Assessing Flooding and Hydrodynamics for Community Revitalization

Connellsville, Pennsylvania

Featured image for the project, Assessing Flooding and Hydrodynamics for Community Revitalization

Description

Located 50 miles southeast of Pittsburgh in one Pennsylvania’s poorest counties, the residents of Connellsville and Bullskin Township are no strangers to flooding.  The City of Connellsville is bisected by the Youghiogheny River and Bullskin Township is located on the western edge of the Allegheny Mountains.   A storm event on August 28, 2016 dropped over 5 inches of rain on the area, flooding homes, damaging roadways and altering the morphology of streams.  Flooding originates from a variety of sources including overburdened storm and sewer drains, steep surrounding topography, and undermined land from coal mining.  During the late 19th and 20th centuries, Connellsville became known as the “Coke Capital of the World” due to the amount of coke produced in its many beehive ovens.  Mounts Creek, a tributary of the Youghiogheny, heavily foods during storm events impacting the Dutch Bottom area of Connellsville.  Large storm events have dramatically altered the shape and size of streams in the area, pushing water into unwelcomed areas.

Flood Forum for Connellsville City/Connellsville Twp and Bullskin Twp was established after the August 2016 flood as a resource for people affected by the flooding—in the months following the August food, residents used the Facebook page as a forum to help each other with transportation, meals, and to disseminate information.   Connected to this is the Flood Recovery Center, administered by the United Methodist Center on Relief (UMCOR).  The Center dispenses privately donated money and services to aid those recovering from flood damages.  Over 150 cases were filed with the Recovery Center following the historic flooding.  Lumber was donated to rebuild homes and Catholic charities replaced water tanks, furnaces, appliances and cleaning supplies.

Despite the unified community effort to build back, the biggest issue facing Connellsville and Bullskin Township is finding the balance between environmental protection and flood protection.  Residents would like to see banks stabilized and restoration work done on surrounding streams to reduce the damages caused when heavy rains hit.  The flood group finds themselves at odds with regulations set by the Pennsylvania Department of Environmental Protection (DEP) and would like to learn how to better navigate these priorities.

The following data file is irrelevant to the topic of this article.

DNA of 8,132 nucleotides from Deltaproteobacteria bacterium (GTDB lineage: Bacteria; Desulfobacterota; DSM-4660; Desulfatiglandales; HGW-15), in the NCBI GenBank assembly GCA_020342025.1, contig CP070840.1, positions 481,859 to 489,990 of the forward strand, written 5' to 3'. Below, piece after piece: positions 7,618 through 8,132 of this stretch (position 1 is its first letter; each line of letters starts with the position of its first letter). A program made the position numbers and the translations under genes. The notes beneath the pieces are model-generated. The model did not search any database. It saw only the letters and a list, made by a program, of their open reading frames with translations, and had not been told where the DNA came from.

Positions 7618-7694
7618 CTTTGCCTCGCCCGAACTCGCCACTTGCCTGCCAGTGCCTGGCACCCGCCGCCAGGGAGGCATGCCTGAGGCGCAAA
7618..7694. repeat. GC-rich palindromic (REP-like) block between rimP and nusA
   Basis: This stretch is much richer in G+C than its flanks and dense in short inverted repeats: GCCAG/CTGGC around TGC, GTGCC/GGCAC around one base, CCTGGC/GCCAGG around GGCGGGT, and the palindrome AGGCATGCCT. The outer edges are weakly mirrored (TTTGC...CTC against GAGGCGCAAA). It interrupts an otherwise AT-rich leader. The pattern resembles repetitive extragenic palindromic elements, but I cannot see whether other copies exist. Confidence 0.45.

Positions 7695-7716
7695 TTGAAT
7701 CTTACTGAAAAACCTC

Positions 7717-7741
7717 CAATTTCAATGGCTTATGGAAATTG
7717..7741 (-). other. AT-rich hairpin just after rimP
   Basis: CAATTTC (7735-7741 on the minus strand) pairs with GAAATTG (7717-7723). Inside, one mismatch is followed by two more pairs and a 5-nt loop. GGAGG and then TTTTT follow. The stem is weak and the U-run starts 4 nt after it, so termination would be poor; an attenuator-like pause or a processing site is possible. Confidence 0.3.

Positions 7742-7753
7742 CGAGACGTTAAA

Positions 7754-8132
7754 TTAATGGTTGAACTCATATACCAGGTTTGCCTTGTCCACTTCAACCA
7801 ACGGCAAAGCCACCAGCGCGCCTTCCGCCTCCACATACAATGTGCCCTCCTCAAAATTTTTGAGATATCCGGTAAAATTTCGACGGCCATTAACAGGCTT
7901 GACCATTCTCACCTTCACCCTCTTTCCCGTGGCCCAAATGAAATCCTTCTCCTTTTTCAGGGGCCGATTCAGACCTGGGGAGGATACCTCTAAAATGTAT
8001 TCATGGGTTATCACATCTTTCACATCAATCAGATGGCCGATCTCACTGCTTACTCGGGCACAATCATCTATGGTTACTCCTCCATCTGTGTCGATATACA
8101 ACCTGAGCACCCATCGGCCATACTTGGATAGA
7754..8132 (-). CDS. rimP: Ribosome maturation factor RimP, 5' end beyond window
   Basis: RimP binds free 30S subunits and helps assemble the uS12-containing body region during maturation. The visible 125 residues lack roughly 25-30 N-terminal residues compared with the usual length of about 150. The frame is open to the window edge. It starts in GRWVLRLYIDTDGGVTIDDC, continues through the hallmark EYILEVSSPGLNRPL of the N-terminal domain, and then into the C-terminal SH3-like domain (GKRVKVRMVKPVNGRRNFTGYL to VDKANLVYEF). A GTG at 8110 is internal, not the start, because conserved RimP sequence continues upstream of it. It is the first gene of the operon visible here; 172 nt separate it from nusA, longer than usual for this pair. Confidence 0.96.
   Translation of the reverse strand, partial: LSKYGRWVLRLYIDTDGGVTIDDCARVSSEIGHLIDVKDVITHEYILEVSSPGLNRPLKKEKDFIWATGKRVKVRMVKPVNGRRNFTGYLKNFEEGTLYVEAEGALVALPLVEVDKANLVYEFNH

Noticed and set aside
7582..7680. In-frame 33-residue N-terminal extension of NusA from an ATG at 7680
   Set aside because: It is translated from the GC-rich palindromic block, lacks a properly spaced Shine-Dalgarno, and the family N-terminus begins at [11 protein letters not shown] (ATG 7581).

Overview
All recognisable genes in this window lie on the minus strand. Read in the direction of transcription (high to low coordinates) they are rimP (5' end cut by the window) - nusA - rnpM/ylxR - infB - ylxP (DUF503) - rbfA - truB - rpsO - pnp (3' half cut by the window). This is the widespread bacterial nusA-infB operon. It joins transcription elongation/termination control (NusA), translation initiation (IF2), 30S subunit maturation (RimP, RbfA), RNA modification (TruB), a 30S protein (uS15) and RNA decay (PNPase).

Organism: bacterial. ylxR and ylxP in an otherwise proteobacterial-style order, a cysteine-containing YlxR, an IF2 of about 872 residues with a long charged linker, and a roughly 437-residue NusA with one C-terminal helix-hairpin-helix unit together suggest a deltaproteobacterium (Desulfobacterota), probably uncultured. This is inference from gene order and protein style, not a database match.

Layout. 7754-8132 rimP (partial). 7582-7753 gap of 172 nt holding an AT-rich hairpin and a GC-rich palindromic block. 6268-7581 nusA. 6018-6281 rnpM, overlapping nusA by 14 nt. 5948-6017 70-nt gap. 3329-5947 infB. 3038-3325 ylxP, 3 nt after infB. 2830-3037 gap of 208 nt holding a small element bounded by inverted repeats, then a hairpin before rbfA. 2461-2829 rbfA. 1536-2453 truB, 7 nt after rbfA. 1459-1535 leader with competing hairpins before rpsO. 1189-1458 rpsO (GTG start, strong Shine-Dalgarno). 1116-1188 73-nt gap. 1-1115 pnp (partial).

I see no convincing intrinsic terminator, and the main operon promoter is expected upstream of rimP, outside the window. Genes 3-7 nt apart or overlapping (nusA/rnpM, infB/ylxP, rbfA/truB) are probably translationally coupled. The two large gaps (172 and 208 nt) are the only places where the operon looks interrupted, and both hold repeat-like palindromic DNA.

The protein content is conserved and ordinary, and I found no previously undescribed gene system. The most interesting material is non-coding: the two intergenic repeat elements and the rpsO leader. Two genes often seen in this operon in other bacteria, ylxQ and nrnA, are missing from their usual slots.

This project has been conceived and designed in partnership with community leaders at Flood Forum for Connellsville City/Connellsville Twp and Bullskin Twp and Flood Forum USA.

Contact

Amy Price, Coordinator of the Flood Recovery Center, and Greg Crossley, local Emergency Management and County Volunteer Organization Active in Disaster (VOAD) Coordinator, will serve as the community leads.  The community leads commit to engaging with the scientific partner on this project and providing strategic direction to ensure that the scientific assessment is in line with their larger vision of flood reduction within Connellsville and Bullskin Townships.

Scientist Wanted

As an initial first step, a scientist is requested for 2 months to work with Connellsville Flood Forum for Connellsville City/Connellsville Twp and Bullskin Twp  to walk the neighborhood with the community leaders, examine and aggregate existing hydrological assessments and create a short write-up summarizing neighborhood-scale vulnerability and describe some next steps to learn more about and/or start mitigating that vulnerability.  These next steps will provide a foundation and refined scope upon which to shape the remainder of this TEX-FFUSA project.

 

Timeline and Outcome

Work will begin as soon as possible (September-October 2017).  The first phase of this project will take approximately 2 months.  Once a refined project scope is identified, the remainder of the project is expected to last 12-16 months.

 

Desired Skills and Expertise

  • Background in hydrology or environmental engineering
  • Understanding of fluvial geomorphology preferred
  • Experience working with historically disadvantaged communities preferred
  • Ability to translate difficult science terminology to a lay audience
  • Willingness to connect science to local concerns
  • Strong listening and communication skills
  • Competent and open to new ideas
  • Relaxed, easy going personality with a good sense of humor
  • The scientist should be able to visit the community in-person and able to walk neighborhoods with the community leaders

Collaborating Organization(s)

This project is part of one of TEXs’ new cohorts.  TEX has partnered with Flood Forum USA which supports grassroots flood groups across the country by helping them develop strategies for a sustainable future.  TEX is working with ten of their grassroots groups to connect them with scientists who can help them better characterize neighborhood-level flood risks and work effectively with local decision makers to mitigate those risks. 

Flood Forum USA